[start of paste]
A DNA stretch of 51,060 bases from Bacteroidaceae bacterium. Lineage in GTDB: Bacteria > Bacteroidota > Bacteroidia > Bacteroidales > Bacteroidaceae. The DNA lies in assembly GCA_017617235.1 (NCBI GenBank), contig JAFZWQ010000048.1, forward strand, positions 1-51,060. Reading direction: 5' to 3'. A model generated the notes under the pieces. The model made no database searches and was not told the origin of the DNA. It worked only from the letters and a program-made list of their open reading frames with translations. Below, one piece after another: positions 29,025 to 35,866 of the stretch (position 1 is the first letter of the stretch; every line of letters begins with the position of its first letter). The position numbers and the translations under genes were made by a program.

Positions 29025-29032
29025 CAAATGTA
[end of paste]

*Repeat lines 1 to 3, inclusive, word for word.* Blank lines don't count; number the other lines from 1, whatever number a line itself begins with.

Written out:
A DNA stretch of 51,060 bases from Bacteroidaceae bacterium. Lineage in GTDB: Bacteria > Bacteroidota > Bacteroidia > Bacteroidales > Bacteroidaceae. The DNA lies in assembly GCA_017617235.1 (NCBI GenBank), contig JAFZWQ010000048.1, forward strand, positions 1-51,060. Reading direction: 5' to 3'. A model generated the notes under the pieces. The model made no database searches and was not told the origin of the DNA. It worked only from the letters and a program-made list of their open reading frames with translations. Below, one piece after another: positions 29,025 to 35,866 of the stretch (position 1 is the first letter of the stretch; every line of letters begins with the position of its first letter). The position numbers and the translations under genes were made by a program.

Positions 29025-29032
29025 CAAATGTA